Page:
DISCUSSION PAPER SERIES - discussion paper series paper no. 70 where does development success come from? explanations and practical implications anthony bebbington and

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  • IDPM

    DISCUSSIONPAPERSERIES

    PaperNo.70

    WHEREDOESDEVELOPMENTSUCCESSCOMEFROM?

    EXPLANATIONSANDPRACTICALIMPLICATIONS

    AnthonyBebbingtonandWillyMcCourtUniversityofManchester

    October2006

    ISBN: 1904143849

    Furtherdetails:Publishedby:

    InstituteforDevelopmentPolicyandManagementUniversityofManchesterExternalAffairsOfficeHaroldHankinsBuilding,PrecinctCentre,OxfordRoad,ManchesterM139QH,UKTel:+44(0)1612752814Email:idpm@man.ac.ukWeb:http://idpm.man.ac.uk

  • 1

    WHEREDOESDEVELOPMENTSUCCESSCOMEFROM?

    EXPLANATIONSANDPRACTICALIMPLICATIONS

    AnthonyBebbingtonandWillyMcCourt

    (NOTE:Thispaper isaslightlyreworkedversionof the finalchapterofA.Bebbington

    andW.McCourt(eds)Developmentsuccess:StatecraftintheSouth,tobepublishedby

    Palgrave in early 2007. Chapter references are to the relevant chapters of that

    collection.)

    In this paper we draw lessons from the seven cases that constitute the core of our

    edited collection, and whosemain elements are summarized in Table 1. We discuss

    whattheysuggestabout thenatureandexplanationofdevelopmentpolicysuccess in

    termsoftheframeworkwhichwedevelopedinChapter1andwithreferencetobroader

    debates in the literature. As noted in Chapter 1, our research strategy and choice of

    casesmean that our conclusionswill be tentative ones.We will openup avenues for

    furtherresearchatthesametimethatweclosedownourpresentenquiry.

  • 2

    Table1: Summaryofcasefindings

    CHAPTER COUNTRY/REGION

    NATUREOFPOLICY

    DURATION(allpoliciesextantexceptwherestated)

    EVIDENCEOFSUCCESS SUCCESSFACTORS

    2:Melo

    Brazil Cashtransfertopoorfamilies

    Firstmunicipalprogrammestarted1994federalprogrammestarted1997andsurvivedchangeofgovernment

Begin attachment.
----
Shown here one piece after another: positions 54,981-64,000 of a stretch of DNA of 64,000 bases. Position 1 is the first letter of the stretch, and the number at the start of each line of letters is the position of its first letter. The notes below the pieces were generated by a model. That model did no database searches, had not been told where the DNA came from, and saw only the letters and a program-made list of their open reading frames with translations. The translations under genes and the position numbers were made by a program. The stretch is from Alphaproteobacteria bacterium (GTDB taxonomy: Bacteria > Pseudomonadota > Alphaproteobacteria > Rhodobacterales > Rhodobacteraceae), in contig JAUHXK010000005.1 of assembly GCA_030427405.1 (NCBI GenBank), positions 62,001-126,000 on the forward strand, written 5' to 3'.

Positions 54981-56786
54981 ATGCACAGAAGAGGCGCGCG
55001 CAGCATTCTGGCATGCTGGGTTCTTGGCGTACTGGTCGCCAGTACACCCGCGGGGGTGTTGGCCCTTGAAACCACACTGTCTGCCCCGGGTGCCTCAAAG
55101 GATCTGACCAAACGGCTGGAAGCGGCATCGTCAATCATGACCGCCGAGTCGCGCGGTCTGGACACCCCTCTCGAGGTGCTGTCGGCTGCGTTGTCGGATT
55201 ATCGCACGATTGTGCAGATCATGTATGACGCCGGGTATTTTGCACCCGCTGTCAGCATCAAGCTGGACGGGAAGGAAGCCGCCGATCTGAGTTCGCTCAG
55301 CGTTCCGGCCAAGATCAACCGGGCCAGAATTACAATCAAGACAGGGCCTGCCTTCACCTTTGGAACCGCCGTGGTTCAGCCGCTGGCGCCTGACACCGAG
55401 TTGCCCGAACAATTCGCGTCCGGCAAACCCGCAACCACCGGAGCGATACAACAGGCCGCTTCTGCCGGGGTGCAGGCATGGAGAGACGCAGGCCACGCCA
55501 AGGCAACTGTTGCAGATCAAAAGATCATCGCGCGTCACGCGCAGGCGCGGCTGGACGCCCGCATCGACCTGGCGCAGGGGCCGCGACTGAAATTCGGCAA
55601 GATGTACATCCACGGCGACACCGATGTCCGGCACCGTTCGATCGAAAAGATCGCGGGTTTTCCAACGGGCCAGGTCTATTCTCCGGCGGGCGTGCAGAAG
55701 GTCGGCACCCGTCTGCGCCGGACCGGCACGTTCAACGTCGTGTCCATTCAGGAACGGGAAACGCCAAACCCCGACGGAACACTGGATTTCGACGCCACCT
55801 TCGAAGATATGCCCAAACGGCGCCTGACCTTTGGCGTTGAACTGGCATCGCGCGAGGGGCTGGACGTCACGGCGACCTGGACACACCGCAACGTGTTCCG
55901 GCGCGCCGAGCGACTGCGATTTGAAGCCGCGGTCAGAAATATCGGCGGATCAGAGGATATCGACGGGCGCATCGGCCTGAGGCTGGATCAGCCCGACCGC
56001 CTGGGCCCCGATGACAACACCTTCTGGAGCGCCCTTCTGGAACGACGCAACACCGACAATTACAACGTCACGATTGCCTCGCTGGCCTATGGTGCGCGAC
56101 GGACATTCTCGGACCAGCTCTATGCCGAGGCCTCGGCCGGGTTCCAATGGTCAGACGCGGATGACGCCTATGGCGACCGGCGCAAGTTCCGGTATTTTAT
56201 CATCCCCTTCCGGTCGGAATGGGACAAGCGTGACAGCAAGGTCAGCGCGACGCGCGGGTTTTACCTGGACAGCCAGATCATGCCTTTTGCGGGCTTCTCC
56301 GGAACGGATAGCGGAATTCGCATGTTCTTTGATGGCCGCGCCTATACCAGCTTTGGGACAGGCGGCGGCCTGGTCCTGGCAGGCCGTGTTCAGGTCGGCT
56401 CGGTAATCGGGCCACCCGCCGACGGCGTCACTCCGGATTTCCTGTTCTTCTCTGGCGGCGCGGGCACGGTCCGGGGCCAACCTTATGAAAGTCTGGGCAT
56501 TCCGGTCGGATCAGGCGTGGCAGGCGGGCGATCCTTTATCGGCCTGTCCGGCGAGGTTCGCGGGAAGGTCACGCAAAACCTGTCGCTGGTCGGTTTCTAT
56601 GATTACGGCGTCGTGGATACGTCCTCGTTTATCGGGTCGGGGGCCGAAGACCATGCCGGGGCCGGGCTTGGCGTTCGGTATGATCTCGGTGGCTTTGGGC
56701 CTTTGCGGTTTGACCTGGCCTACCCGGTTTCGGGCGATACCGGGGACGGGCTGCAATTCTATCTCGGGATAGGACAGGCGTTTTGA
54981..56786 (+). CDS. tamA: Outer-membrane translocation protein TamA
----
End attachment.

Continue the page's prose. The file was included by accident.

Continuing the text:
95%ofmunicipalitiesparticipating34millionpeoplebenefitingfromannualtransferofUS$2.2billion

    FunctionalelectoralcompetitionDesignandpoliticalincentivesEarlysocialmobilizationandleadership

    3.Hofmanetal.

    Indonesia Macroeconomicpolicy

    196797,coterminouswithSoehartoregime

    AverageGDPgrowthof7%p.a.196797povertydownfrom60%to11%ofpopulation

    Positiveinvestmentclimatecompetent,insulatedtechnocratspolicydesignpragmatismandflexibilitydonors

    4.Grindle

    LatinAmerica Industryandeducation

    Mid1980sonwards(industry)early1990sonwards(education)

    4.49%annualgrowth196580,illiteracy4215%195090successofcurrentpoliciesremainsunclear

    PolicydesignLeadershiptodislodgevestedinterests

    5.HulmeandMoore

    Bangladesh Microfinance GovernmentordinanceforGrameenBankin1984survivedchangesofgovernment

    1200+MFIs,withgoodrepaymentrates13millionpoorhouseholdsbenefitinggenderorientationempoweringwomen

    InnovationPolicyspecificationImplementationfactorsLeadershipandsocialenergy

    6.Mitlin

    Chile,Philippines,SouthAfrica

    Housing Scaleoperationbeganinmid1980s(Chile)19828(Mexico)programmessurvivedregimechangeinChileandPhilippines

    Operationatscaleupto1.4millionbeneficiaries(SouthAfrica)enhancedabilityofpoorpeopletocontestforpower

    BuildingapolicyalliancewithoutelitecaptureEmpowermentofurbanpoorgroupsandallies